I do like R, and this looks interesting, especially in a Linux environment. But R really needs to be better organized. And that's not even discussing the actual language's pecularities.
posted by gryftir at 2:42 AM on April 30, 2010

I don't like point and click interfaces, but a more user-friendly command line and command syntax would not "ruin" R.

The syntax is more user friendly than Perl, C, Java or JavaScript, as far as I'm concerned, so that's good enough for me.

But R really needs to be better organized.

Definately, especially in terms of the documentation. For a lot of functions and libraries, you've got the man-page style help file, that usually tell you very little about what the function actually does and how to do it. And you've got some full, complete R-based statistical text books. But very little inbetween. It needs to be fleshed out a bit.
posted by Jimbob at 3:21 AM on April 30, 2010

I will add one more voice to say eriko is way off. R is powerful because of its scope. Including the libraries, there are very few things R can't do. The problem is that it looks like software made by 1000 hands, which it is. Even the core functions use different conventions and styles and once you add in the libraries it is a really big mess. Many others have already mentioned the lack of good documentation. I am a stats guy and a programmer, but I am not an every-day stats guy. I find R frustrating because when I return to the problems every few weeks I have to often relearn the idiosyncrasies of R to get anything done. Sometimes a problem that should take minutes goes to hours because it can be hard to find good documentation and examples.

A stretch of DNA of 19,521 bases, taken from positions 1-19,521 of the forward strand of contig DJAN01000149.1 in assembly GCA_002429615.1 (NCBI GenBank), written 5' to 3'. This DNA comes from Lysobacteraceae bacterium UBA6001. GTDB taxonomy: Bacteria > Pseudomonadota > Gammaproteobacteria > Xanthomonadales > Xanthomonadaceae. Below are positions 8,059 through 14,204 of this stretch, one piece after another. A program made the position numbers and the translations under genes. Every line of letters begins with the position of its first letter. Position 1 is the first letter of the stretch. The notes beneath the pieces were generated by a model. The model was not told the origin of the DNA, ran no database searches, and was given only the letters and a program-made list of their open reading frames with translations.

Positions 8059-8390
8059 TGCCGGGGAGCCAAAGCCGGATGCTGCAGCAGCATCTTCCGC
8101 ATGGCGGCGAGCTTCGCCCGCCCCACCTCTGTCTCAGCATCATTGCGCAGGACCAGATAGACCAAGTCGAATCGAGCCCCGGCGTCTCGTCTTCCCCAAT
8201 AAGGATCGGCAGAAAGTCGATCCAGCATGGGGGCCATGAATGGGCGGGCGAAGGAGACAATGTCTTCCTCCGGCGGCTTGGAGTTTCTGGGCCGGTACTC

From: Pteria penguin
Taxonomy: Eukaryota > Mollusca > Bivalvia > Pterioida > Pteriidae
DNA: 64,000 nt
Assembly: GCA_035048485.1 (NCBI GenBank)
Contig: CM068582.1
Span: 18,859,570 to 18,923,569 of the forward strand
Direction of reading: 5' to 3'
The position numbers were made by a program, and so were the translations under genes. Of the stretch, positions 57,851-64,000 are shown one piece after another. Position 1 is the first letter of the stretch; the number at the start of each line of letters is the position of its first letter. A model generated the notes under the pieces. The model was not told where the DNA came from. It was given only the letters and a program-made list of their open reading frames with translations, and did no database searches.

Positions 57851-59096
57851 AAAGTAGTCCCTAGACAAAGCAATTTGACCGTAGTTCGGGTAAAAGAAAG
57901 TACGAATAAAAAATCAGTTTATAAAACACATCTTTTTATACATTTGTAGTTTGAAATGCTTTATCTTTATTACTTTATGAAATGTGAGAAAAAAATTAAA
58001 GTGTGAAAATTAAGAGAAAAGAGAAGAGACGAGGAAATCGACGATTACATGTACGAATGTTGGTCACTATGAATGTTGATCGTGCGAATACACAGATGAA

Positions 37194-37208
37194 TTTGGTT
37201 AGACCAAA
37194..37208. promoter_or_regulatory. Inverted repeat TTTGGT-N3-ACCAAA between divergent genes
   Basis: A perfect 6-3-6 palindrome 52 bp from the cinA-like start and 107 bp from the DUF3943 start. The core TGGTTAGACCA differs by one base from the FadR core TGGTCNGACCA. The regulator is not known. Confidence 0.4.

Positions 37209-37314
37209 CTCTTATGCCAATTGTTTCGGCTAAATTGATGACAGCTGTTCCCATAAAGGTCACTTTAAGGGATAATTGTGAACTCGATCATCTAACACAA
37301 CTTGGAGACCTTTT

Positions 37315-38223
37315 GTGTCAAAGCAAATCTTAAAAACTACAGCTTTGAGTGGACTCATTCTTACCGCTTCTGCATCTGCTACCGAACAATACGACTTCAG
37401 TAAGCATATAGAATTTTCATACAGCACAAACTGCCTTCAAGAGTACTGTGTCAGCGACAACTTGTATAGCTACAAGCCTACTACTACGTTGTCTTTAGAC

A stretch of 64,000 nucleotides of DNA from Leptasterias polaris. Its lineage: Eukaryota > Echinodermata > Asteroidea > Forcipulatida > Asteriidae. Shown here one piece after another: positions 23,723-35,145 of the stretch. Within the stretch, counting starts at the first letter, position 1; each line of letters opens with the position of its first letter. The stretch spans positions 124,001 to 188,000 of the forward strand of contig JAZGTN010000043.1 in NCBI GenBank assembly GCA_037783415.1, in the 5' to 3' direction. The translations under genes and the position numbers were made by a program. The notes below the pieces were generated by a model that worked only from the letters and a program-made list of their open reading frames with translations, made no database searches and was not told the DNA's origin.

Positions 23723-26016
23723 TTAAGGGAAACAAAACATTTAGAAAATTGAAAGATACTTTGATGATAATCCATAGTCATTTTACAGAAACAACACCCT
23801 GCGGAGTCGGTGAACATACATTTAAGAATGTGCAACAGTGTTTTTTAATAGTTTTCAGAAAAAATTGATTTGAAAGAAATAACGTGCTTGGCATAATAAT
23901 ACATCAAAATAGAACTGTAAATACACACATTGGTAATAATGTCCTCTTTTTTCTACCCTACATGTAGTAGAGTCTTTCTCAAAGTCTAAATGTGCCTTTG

If R is to find acceptance outside of the everyday-stats professionals it is going to need to (at minimum) fix its documentation gap. It would also benefit from some syntax and function consistency. Finally it needs a workable and extensible system for GUI support.

Despite my frustrations with R I find myself being a cheerleader for it. That is why I am very hopeful that RKWard or one of the other GUI projects out there will solve some of the problems to make R available to those outside the everyday-stats world.
posted by Tallguy at 11:09 AM on April 30, 2010

I took the opportunity of trying Ubuntu 10.04 to install RKWard.

I guess it offers about the level of functionality of, say, JMP Student Edition, that is, suitable for undergraduates and patients recovering from surgery.

I mean, I couldn't find the button for generalized linear models. Not that I would ever need a button to launch a GLM, but still...
posted by Jimbob at 3:35 PM on May 2, 2010

Is it just me or is there no ANOVA here?
posted by k8t at 11:07 PM on May 2, 2010

I've just found out that Revolution R Enterprise (a version of R with speed / multiprocessor optimizations) is currently free under academic licence. And it's very, very nice.
posted by Jimbob at 3:10 AM on May 7, 2010